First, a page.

For pre-teen students, it is necessary for parents to collaborate with the school in helping them gain the inner confidence to ward off emotional challenges.
By Beas Dev Ralhan
The intent of true education is not to fill the minds of learners with information, but to develop in them the desire and ability to critically reflect upon the phenomena around them. This demands the growth of character and a sense of self in learners, so that they can find resources without and within themselves to solve their own problems and of the society at large. This is the purpose of Social and Emotional Learning, the process of applying knowledge, attitudes and skills necessary to understand and manage emotions, empathise with others, establish and maintain relationships, set and achieve positive goals and make responsible decisions.
Parents must collaborate with the school
Nowadays, children are more prone to emotional isolation due to decreasing attention at home, exacerbated by further psychological violence in the form of bullying, punishment from teachers, peer violence and sexual harassment. While organisations such as the UNICEF are working on providing a number of measures to curb this growing problem, such as introducing laws for the safety of schoolchildren, the organisation has highlighted the greater need for change within the school setting itself. This is where the role of SEL in schools is paramount. For pre-teen students, it is also necessary for the parents to collaborate with the school in helping them gain the inner confidence to ward off other emotional challenges. Most importantly, it teaches students who they are and the skills necessary to handle all kinds of challenges that they may face in future.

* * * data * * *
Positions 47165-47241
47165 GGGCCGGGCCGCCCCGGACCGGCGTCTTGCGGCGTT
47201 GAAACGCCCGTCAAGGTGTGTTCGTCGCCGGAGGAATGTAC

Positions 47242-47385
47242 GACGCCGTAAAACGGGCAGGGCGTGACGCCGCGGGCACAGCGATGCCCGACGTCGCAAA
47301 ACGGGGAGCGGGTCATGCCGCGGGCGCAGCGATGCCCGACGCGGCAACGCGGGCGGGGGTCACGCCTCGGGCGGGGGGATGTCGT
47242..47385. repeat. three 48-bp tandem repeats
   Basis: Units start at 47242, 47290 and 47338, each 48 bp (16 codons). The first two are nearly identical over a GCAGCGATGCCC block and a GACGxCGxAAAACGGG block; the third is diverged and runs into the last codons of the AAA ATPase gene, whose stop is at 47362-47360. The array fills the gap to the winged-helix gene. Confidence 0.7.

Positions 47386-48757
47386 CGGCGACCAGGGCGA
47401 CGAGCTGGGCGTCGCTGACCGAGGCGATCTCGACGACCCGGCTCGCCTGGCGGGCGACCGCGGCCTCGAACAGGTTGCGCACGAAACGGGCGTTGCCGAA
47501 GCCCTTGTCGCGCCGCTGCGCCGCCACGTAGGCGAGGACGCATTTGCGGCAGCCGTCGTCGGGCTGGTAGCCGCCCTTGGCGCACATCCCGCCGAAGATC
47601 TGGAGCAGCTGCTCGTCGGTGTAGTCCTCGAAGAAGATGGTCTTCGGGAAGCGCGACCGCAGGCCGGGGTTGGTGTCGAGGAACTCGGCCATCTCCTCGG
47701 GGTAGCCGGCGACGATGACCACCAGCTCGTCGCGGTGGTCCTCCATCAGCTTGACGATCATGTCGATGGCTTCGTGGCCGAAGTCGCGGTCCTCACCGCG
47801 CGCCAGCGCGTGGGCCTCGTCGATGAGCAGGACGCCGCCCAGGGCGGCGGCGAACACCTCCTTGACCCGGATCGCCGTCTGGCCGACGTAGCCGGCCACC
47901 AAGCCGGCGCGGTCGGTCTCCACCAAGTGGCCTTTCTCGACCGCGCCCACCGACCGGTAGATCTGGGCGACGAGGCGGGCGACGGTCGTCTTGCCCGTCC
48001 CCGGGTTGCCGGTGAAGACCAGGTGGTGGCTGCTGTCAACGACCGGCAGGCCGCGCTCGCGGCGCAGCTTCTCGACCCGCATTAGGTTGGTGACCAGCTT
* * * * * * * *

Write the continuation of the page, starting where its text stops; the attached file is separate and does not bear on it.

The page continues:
Research says that the implementation of social and emotional learning as an integral part of K-12 curriculum leads to reduced violent tendencies in children, improved academic achievement and a greater ability to tackle social challenges. Students feel secure in their learning environment and are respected and can easily thrive in educational environments and the wider world. It helps to break stereotypical thinking and challenge the prevalent social-cultural bias that has proven to be destructive to world peace.
Learning to communicate
Self-awareness and empathy go hand in hand. This is best achieved by encouraging learners to speak about themselves to others. One’s perception of oneself is often coloured by others’ view of him or her, which may be crystallised by a singular point of view. Therefore, it is important for learners to be aware about all facets of their self. Communication plays an important role in this, which can be achieved by one-on-one interactions, group discussions and, in a recent development, via AI-powered digital classroom assistants.